Komodo dragons have the ZW chromosomal sex-determination system, as opposed to the mammalian XY system. Male progeny prove that Flora's unfertilized eggs were haploid (n) and doubled their chromosomes later to become diploid (2n) (by being fertilized by a polar body, or by chromosome duplication without cell division), rather than by her laying diploid eggs by one of the meiosis reduction-divisions in her ovaries failing). When a female Komodo dragon (with ZW sex chromosomes) reproduces in this manner, she provides her progeny with only one chromosome from each of her pairs of chromosomes, including only one of her two sex chromosomes. This single set of chromosomes is duplicated in the egg, which develops parthenogenetically. Eggs receiving a Z chromosome become ZZ (male); those receiving a W chromosome become WW and fail to develop.
It has been hypothesized that this reproductive adaptation allows a single female to enter an isolated ecological niche (such as an island) and by parthenogenesis produce male offspring, thereby establishing a sexually reproducing population (via reproduction with her offspring that can result in both male and female young). Despite the advantages of such an adaptation, zoos are cautioned that parthenogenesis may be detrimental to genetic diversity, due to the obvious necessity of breeding between the only female mother and male offspring.
On January 31, 2008, the Sedgwick County Zoo in Wichita, Kansas became the first zoo in the Americas to document parthenogenesis in Komodo dragons. The zoo has two adult female Komodo dragons, one of which laid about 17 eggs on May 19-May 20, 2007. Only two eggs were incubated and hatched due to space issues; the first hatched on January 31, 2008 while the second hatched on February 1. Both hatchlings were males.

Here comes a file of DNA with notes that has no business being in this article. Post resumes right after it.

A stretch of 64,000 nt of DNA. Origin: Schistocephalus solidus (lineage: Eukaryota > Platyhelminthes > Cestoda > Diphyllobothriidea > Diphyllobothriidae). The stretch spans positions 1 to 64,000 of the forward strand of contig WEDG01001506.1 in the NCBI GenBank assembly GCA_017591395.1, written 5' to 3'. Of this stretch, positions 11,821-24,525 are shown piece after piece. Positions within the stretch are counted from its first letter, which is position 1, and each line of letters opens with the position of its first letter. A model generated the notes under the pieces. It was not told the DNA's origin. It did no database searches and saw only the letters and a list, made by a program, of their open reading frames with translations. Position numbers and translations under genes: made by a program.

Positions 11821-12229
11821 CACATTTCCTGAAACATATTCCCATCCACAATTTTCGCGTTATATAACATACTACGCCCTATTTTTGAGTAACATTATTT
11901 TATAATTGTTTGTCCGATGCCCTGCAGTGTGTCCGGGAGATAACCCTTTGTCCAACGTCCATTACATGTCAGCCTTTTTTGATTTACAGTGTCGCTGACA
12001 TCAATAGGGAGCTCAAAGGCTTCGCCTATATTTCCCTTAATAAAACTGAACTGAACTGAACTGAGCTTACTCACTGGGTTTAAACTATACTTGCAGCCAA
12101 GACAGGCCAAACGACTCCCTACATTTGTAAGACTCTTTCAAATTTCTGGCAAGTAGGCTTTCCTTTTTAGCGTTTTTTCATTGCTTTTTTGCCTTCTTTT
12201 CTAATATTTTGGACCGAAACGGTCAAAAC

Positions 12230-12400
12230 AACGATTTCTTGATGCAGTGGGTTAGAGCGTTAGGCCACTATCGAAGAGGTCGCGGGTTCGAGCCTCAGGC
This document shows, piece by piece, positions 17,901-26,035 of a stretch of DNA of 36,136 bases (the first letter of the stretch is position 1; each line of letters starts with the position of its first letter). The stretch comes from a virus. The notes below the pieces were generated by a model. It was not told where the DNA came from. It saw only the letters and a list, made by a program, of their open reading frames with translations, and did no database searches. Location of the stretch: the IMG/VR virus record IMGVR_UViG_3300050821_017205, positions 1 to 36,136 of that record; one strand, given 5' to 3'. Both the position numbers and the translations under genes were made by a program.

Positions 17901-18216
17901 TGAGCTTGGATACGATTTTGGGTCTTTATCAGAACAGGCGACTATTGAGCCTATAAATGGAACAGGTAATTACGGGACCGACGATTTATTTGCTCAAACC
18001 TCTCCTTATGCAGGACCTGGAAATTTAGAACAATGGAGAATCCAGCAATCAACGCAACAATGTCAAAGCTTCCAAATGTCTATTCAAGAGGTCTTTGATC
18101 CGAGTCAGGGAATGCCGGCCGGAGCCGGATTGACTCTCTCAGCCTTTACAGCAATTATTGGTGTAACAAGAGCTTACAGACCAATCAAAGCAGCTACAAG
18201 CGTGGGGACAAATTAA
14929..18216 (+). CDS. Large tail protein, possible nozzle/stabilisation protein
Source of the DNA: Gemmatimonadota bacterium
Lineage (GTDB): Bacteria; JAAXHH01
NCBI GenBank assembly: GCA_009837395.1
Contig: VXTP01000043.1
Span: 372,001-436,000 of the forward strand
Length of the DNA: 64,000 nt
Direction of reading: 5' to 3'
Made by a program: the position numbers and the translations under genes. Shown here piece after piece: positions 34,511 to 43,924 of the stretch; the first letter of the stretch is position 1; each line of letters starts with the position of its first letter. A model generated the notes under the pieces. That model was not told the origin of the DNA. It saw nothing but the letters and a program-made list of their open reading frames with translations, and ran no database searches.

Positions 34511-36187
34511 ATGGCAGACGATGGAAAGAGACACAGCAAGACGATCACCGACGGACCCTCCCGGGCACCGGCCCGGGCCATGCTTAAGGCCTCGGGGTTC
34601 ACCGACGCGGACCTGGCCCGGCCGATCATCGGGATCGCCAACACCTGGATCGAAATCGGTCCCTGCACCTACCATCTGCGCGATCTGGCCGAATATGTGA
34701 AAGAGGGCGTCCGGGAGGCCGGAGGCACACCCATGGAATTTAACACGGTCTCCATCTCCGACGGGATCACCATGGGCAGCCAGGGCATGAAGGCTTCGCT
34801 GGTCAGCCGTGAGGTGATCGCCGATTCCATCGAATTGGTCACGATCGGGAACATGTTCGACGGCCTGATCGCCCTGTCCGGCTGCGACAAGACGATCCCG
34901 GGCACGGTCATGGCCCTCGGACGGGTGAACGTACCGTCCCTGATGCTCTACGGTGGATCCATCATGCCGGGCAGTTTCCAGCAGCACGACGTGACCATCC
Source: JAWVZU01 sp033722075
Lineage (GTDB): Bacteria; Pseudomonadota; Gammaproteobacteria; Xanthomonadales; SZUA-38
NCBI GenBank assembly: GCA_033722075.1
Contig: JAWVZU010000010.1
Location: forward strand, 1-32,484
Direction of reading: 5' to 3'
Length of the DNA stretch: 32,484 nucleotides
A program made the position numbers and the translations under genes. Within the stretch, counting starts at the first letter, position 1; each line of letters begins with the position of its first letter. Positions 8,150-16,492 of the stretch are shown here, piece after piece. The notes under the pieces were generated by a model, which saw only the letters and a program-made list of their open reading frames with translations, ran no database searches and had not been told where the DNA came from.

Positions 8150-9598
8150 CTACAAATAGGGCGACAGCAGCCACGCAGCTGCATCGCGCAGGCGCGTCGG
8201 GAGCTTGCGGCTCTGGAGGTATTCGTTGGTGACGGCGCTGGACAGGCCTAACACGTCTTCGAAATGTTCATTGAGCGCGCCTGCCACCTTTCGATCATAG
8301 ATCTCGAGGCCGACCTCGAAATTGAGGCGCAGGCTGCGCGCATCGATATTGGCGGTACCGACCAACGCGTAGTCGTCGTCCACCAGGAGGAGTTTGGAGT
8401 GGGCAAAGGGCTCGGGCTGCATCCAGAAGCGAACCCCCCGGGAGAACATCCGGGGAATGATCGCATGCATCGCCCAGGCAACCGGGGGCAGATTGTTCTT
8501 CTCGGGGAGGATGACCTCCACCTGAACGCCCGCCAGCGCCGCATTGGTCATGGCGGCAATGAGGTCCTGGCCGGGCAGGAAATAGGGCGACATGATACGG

Komodo dragons were first documented by Europeans in 1910, when rumors of a "land crocodile" reached Lieutenant van Steyn van Hensbroek of the Dutch colonial administration. Widespread notoriety came after 1912, when Peter Ouwens, the director of the Zoological Museum at Bogor, Java, published a paper on the topic after receiving a photo and a skin from the lieutenant, as well as two other specimens from a collector. Later, the Komodo dragon was the driving factor for an expedition to Komodo Island by W. Douglas Burden in 1926. After returning with 12 preserved specimens and 2 live ones, this expedition provided the inspiration for the 1933 movie King Kong. It was also Burden who coined the common name "Komodo dragon." Three of his specimens were stuffed and are still on display in the American Museum of Natural History.